Kurt Landgraf, the president of the ETS, a private, nonprofit educational testing and research organization in Princeton, N.J., indicated his support for reducing public schools’ reliance on local property taxes, which he said hinders equity and fairness in education.

Split on Federal Reform

The survey, the fourth annual one commissioned by the ETS on public attitudes toward education, showed that 74 percent of respondents said the quality of public schools was a concern to them, when they were questioned about a number of education- and tax-related topics. By comparison, 79 percent ranked job availability as a concern; 77 percent said the amount they paid in federal taxes was a concern.

More Americans are aware of the No Child Left Behind Act than they were last year, the poll found. Of those questioned, 51 percent were at least aware of the law; in May 2003, only 34 percent knew of it.

The public was divided, however, on the law’s impact. Thirty-nine percent of respondents viewed it favorably, while 38 percent did not, with 23 percent undecided. In 17 “battleground” states for the 2004 presidential election, 40 percent of the respondents had an unfavorable opinion of President Bush’s signature education achievement, while 36 percent regarded the school improvement law favorably, with 24 percent offering no opinion.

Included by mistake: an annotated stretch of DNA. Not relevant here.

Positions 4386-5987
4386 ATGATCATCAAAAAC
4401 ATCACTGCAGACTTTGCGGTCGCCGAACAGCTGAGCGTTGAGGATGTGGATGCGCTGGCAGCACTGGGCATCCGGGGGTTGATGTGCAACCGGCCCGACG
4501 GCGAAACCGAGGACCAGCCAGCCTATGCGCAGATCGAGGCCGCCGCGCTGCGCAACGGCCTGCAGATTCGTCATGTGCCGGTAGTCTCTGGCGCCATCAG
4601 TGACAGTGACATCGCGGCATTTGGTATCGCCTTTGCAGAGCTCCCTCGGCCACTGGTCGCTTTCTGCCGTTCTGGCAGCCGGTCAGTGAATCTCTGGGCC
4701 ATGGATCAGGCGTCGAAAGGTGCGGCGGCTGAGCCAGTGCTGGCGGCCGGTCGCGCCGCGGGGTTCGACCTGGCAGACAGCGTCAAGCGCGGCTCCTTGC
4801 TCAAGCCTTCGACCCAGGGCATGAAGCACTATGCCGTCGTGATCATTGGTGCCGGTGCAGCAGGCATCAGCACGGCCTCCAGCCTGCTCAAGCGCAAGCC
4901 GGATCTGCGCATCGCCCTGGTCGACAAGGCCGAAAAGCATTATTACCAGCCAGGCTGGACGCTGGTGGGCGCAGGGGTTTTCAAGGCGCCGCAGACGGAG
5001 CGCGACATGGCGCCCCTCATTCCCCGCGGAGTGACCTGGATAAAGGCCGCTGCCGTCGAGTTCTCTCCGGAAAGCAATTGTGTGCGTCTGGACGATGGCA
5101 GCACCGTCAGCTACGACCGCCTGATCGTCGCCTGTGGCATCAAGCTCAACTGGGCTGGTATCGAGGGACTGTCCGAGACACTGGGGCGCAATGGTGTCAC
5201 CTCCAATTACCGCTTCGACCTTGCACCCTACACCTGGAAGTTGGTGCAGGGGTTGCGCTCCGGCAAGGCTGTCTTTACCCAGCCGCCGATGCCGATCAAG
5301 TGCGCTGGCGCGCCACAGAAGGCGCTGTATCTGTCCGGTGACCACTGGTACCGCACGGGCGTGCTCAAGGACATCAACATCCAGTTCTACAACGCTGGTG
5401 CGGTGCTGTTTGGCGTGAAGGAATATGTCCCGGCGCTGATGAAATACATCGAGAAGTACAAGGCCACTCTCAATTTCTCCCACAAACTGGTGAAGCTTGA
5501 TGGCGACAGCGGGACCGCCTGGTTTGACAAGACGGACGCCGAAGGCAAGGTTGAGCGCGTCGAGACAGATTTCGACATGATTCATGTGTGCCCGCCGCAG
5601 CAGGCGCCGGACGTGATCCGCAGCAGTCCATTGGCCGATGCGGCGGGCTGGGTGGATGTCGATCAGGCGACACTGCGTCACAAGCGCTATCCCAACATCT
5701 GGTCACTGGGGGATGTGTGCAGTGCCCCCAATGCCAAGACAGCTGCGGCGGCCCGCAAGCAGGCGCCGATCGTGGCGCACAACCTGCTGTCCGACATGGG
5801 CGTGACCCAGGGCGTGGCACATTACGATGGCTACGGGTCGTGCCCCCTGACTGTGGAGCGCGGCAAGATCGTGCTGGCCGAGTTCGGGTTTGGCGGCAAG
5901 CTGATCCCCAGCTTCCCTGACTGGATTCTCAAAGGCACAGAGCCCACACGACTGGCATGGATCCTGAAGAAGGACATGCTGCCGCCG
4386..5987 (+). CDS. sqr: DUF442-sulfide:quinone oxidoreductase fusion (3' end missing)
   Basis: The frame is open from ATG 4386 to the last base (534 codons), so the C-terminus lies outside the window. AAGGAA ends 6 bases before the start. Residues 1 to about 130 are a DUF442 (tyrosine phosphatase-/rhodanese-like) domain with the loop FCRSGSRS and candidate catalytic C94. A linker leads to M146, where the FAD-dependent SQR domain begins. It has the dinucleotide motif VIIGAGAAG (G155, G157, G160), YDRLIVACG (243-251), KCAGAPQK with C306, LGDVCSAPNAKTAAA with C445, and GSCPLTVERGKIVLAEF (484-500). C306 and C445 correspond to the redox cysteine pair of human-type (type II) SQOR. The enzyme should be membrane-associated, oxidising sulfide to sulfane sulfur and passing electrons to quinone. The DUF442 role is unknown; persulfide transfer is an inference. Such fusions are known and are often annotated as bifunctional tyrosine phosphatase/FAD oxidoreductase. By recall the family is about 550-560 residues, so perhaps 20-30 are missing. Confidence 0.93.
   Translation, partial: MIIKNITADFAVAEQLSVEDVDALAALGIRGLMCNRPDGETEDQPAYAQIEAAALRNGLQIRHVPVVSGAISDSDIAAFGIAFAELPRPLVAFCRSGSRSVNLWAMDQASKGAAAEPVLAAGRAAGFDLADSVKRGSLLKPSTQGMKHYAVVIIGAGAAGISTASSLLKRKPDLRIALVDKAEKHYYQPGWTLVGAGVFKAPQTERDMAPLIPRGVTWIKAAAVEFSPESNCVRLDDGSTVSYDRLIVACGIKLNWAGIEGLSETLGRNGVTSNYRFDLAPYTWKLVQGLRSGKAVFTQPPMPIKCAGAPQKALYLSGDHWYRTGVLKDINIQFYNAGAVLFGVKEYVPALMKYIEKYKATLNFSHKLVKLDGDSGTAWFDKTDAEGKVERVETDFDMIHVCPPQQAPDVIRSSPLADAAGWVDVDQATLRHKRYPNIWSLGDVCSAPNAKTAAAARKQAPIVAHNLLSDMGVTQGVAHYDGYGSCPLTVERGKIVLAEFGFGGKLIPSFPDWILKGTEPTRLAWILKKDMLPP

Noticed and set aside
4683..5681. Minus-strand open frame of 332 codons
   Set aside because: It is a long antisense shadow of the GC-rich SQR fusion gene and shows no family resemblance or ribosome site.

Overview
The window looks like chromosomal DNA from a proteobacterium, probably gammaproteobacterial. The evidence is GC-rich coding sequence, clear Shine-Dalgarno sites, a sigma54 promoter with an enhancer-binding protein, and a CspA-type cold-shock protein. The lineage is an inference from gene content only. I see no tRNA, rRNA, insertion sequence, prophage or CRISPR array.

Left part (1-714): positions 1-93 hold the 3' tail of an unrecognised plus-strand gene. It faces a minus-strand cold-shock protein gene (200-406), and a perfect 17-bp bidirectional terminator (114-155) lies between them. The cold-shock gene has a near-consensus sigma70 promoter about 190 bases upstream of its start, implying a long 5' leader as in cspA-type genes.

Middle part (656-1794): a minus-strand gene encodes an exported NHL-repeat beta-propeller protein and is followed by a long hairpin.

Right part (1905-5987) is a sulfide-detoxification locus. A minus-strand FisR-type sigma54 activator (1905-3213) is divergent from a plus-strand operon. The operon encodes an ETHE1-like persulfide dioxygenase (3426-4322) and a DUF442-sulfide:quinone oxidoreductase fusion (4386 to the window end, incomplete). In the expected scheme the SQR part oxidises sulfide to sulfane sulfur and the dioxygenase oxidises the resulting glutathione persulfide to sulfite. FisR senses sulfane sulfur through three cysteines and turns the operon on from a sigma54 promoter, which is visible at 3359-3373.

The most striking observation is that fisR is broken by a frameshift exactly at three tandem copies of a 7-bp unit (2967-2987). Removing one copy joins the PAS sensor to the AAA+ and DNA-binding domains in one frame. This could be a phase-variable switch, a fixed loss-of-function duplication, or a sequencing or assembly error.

Those 17 states were chosen on the basis of both narrow margins of victory in the 2000 election and current opinion polls of likely voters. They include Florida, Louisiana, Michigan, and Ohio.

Respondents were also virtually evenly divided on whether their local districts had enough money to meet the No Child Left Behind Act’s requirements. Forty percent of all respondents said their districts did not have adequate resources for those purposes, while 39 percent said they did.

Mr. Sepp said parents and the general public were more inclined to take a strong interest in schools than other areas of taxpayer spending. Still, he said, polls should be interpreted as “expressions of moral or social preferences,” rather than as firm indicators of how the public would vote in elections.

Related Tags:

A version of this article appeared in the July 14, 2004 edition of Education Week as Public Backs School Equity Efforts; Opinion Divided on ‘No Child’ Law


Jobs Virtual Career Fair for Teachers and K-12 Staff
Find teaching jobs and other jobs in K-12 education at the EdWeek Top School Jobs virtual career fair.
English-Language Learners Webinar English Learners and the Science of Reading: What Works in the Classroom